a. A projecting or hanging piece usually attached to something on one side and often intended to protect or cover: the flap of an envelope.
b. Either of the folded ends of a book jacket that fit inside the front and back covers.
c. A variable control surface on the trailing edge of an aircraft wing, used primarily to increase lift or drag.
d. Medicine A piece of tissue that has been partially detached and used in surgical grafting to fill an adjacent defect or cover the cut end of a bone after amputation.
a. The act of waving or fluttering: the flap of the flag in the wind.
b. The sound produced by this motion.
3. Linguistics A sound articulated by a single, quick touch of the tongue against the teeth or alveolar ridge, as (t) in water. Also called tap1.
4. Informal A commotion or disturbance: a flap in Congress over the defense budget.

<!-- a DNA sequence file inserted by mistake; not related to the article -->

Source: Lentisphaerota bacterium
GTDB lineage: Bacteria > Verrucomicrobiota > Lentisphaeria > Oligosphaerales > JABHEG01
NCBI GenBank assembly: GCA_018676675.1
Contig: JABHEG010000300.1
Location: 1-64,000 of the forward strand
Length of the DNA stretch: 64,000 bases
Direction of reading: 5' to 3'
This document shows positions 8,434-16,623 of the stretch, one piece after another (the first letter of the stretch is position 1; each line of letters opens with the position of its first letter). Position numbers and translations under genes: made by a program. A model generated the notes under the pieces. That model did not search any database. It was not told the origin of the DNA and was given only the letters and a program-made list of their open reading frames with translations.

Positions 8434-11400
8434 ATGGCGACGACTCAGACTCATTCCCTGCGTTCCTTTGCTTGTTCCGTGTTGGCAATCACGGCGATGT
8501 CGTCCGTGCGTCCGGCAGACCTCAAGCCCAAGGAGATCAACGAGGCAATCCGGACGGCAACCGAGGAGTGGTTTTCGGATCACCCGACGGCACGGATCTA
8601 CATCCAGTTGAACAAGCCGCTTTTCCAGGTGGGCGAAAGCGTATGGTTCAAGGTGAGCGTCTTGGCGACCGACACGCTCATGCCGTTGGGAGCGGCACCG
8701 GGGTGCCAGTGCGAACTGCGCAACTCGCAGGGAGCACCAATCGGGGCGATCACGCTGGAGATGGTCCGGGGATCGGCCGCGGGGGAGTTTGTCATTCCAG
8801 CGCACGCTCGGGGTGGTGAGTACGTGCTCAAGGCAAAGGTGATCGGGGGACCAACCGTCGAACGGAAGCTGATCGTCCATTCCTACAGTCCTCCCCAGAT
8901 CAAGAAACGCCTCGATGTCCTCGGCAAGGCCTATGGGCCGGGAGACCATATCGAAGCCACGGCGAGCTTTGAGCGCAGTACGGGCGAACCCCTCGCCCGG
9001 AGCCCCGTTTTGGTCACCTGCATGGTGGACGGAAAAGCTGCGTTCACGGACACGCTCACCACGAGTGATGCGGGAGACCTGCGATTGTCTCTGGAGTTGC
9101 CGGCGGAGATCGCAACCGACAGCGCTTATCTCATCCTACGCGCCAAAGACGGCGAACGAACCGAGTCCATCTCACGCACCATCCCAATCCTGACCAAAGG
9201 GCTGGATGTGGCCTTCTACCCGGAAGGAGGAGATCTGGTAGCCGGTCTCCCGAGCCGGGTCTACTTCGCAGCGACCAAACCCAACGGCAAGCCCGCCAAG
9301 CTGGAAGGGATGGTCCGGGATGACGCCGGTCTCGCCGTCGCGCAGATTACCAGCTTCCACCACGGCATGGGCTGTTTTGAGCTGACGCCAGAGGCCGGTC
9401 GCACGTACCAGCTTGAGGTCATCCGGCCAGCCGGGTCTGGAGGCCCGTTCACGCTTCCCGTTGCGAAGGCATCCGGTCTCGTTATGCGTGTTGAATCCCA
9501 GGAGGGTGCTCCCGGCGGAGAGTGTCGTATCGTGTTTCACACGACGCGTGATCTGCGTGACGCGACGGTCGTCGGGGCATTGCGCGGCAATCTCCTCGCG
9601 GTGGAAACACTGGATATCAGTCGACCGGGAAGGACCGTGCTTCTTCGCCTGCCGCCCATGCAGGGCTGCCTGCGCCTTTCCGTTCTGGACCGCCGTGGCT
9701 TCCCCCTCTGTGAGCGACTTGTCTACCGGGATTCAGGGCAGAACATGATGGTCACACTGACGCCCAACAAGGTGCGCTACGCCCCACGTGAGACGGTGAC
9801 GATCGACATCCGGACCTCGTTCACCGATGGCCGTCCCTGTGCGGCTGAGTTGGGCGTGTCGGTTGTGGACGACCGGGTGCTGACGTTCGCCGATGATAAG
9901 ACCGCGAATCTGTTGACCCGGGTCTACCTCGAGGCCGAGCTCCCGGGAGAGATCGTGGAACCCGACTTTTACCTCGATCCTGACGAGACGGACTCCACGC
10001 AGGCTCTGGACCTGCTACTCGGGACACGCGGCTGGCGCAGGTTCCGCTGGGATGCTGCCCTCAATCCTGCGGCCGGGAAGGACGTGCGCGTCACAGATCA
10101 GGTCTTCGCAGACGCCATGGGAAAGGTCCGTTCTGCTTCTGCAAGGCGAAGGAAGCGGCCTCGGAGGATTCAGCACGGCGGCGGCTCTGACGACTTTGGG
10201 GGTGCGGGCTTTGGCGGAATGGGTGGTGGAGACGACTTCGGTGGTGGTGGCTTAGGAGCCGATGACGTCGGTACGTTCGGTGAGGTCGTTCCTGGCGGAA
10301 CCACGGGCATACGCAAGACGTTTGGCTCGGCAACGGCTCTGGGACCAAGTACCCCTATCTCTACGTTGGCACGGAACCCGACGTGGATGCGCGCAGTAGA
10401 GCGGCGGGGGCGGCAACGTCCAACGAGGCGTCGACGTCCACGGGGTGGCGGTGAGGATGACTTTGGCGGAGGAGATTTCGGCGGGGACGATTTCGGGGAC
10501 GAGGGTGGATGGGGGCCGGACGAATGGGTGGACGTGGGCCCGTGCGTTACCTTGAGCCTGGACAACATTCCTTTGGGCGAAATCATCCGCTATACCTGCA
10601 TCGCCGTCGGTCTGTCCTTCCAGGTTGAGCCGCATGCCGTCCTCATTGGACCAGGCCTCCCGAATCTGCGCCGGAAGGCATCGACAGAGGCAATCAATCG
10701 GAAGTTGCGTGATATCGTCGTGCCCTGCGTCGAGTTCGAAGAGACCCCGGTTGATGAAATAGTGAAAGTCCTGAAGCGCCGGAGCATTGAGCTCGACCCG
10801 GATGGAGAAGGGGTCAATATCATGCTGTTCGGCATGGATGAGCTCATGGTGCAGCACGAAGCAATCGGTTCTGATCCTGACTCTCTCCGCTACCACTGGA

5. Archaic A blow given with something flat; a slap.
v. flapped, flap·ping, flaps
1. To move (wings or arms, for example) up and down.
2. To cause to move or sway with a fluttering or waving motion: The wind is flapping the tent fly.
3. To cause to strike against something: flapped the paper on the table.
a. To move wings or the arms up and down.
b. To fly by beating the air with the wings: The crow flapped away.
2. To move or sway while fixed at one edge or corner; flutter: banners flapping in the breeze.
[Middle English flappe, slap.]
The American Heritage® Dictionary of the English Language, Fifth Edition copyright ©2022 by HarperCollins Publishers. All rights reserved.
Indo-European & Semitic Roots Appendices
Thousands of entries in the dictionary include etymologies that trace their origins back to reconstructed proto-languages. You can obtain more information about these forms in our online appendices:
The Indo-European appendix covers nearly half of the Indo-European roots that have left their mark on English words. A more complete treatment of Indo-European roots and the English words derived from them is available in our Dictionary of Indo-European Roots.